Tick-Borne Disease. Unless you’ve been living under a rock for the past 20 years, it’s likely that you’re aware of the serious threat that Lyme Disease poses to both dogs and humans. What you may not have known is that Lyme Disease is not the only disease transmitted by ticks in our area. We frequently see Anaplasma and Ehrlichia infections in our patients and, due to the spread of the Lone Star Tick, are starting to see more cases of Rocky Mountain Spotted Fever. We now routinely test for these tick-borne diseases as part of our annual parasite screening.
Feline Viral Disease. ​Feline Leukemia Virus (FeLV) and Feline Immunodeficiency Virus (FIV) are contagious, untreatable viral diseases in cats. Both are transmitted through the saliva of infected cats. Outdoor cats are at an increased risk of contracting both FeLV and FIV and it is, therefore, recommended that outdoor cats be tested for these diseases on a yearly basis. 
Feline Disease Screening. ​Cats are predisposing to developing hypertrophic cardiomyopathy, a form of heart disease in which the heart muscles become abnormally thickened, making it very difficult for the heart to efficiently pump blood thorought the body. While a heart murmur may be detected in some cats, many exhibit no clinical symptoms whatsoever until they suddenly experience severe heart failure. A blood test, called a cardiopet proBNP, is an excellent way to screen for this disease as it measures blood levels of a special peptide that is only released by heart muscle. The higher the value, the more stress the heart is undergoing and a more thorough cardiac work-up is indicated.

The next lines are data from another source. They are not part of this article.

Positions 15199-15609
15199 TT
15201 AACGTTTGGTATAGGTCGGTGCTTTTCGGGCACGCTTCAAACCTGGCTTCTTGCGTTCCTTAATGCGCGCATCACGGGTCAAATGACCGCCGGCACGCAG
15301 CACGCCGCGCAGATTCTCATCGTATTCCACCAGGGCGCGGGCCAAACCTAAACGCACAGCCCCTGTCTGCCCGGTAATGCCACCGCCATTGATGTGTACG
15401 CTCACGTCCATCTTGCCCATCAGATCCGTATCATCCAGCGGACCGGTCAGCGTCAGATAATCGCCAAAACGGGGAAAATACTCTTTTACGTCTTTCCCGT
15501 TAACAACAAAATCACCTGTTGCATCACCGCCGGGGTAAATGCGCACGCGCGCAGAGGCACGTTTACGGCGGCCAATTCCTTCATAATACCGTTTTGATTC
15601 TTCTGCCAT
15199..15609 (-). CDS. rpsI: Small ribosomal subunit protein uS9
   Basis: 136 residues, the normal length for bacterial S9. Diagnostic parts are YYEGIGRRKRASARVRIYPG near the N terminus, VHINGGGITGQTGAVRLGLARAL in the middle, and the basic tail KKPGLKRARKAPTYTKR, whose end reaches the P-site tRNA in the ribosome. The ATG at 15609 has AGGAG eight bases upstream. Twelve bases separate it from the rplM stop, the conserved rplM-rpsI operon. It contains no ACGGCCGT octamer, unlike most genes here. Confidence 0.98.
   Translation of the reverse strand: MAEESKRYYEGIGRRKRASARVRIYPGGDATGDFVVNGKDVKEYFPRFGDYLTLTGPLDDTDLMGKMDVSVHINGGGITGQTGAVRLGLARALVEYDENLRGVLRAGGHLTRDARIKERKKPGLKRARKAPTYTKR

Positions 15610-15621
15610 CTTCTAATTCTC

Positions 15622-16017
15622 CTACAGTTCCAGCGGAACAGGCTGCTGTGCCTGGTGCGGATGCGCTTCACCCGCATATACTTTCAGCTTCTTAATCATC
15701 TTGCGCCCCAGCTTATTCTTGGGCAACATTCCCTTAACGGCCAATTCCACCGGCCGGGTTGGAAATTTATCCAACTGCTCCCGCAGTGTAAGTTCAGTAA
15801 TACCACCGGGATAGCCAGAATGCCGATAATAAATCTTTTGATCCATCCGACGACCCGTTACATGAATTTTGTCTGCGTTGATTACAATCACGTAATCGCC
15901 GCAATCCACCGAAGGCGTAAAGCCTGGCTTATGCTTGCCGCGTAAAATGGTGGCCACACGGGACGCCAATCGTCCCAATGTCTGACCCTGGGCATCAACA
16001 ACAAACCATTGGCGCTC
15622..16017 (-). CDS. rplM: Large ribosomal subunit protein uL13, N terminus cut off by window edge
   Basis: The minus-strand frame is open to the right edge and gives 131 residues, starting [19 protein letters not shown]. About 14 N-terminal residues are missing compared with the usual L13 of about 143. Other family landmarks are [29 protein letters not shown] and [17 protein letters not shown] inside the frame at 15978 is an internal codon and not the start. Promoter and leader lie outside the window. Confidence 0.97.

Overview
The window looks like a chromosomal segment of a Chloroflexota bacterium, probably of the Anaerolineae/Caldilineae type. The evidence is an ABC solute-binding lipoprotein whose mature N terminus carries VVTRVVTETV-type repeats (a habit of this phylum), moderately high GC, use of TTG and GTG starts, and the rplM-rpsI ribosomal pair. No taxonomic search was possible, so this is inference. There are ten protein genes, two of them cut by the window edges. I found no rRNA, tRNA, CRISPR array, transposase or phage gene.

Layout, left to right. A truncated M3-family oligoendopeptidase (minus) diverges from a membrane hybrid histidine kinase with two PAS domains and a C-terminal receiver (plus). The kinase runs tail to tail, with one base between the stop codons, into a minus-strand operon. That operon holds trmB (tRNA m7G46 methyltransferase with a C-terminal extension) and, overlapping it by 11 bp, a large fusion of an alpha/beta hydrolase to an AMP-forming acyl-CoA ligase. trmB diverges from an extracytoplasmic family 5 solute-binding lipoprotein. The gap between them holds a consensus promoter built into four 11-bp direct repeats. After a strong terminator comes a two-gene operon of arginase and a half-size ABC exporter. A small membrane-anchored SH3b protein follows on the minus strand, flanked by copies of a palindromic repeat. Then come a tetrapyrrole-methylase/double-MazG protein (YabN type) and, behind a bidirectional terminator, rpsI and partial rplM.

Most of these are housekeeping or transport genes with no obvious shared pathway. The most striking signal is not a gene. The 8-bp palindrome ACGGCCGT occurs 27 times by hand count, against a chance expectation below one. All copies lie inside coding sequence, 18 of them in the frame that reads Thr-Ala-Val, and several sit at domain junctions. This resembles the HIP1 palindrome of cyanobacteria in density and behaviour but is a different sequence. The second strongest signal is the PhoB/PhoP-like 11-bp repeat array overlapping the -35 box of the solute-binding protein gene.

Wellness Labwork. Consisting of a complete blood count (CBC), chemistry panel, urinalysis, and in the case of cats, a total thyroid hormone level, wellness lab work allows us to get a glimpse at how well your pet’s organs are functioning. In a recent 2017 study, nearly half of veterinary patients who were perceived as “heathy”, by both their owners and at physical examination, were found to have abnormalities on wellness lab work. Our goal is to screen for early metabolic disease, prior to the onset of any signs or symptoms, and initiate treatment as soon as possible. Diagnosing disease in the early stages allows us to maintain a high quality of life for your pet and, in many cases, slow the progression of disease, allowing your pet to life a long and full life.
Blood Pressure. For those of you who are long-time pet owners, blood pressure monitoring may be fairly new. Over the past several years, technology has become available that makes measuring blood pressure in cats and dogs much simpler. Much like their human counterparts, both cats and dogs can suffer from high blood pressure and routine monitoring is recommend as part of a complete check-up

The Q & A

Your pet’s well visit is also a chance to have a good conversation with your veterinarian about any concerns you might have regarding your pet’s health. You can guarantee that we’re going to ask you all kinds of questions about what your pet does at home, but there are questions that you can (and should) ask as well! 

  • Is my pet’s weight appropriate?
  • How do I brush my pet’s teeth?
  • What flea/tick/heartworm/intesinal parasites should I be using?
  • What should my pet be eating?
  • What can I expect as my pet ages?

We are your partners when it comes to your pet’s health and we want to help in any way we can. An informed pet owner makes the best pet owner and we’d far rather you come to us with questions than turn to potential misinformation on the internet, unless, of course, you’re reading our blog!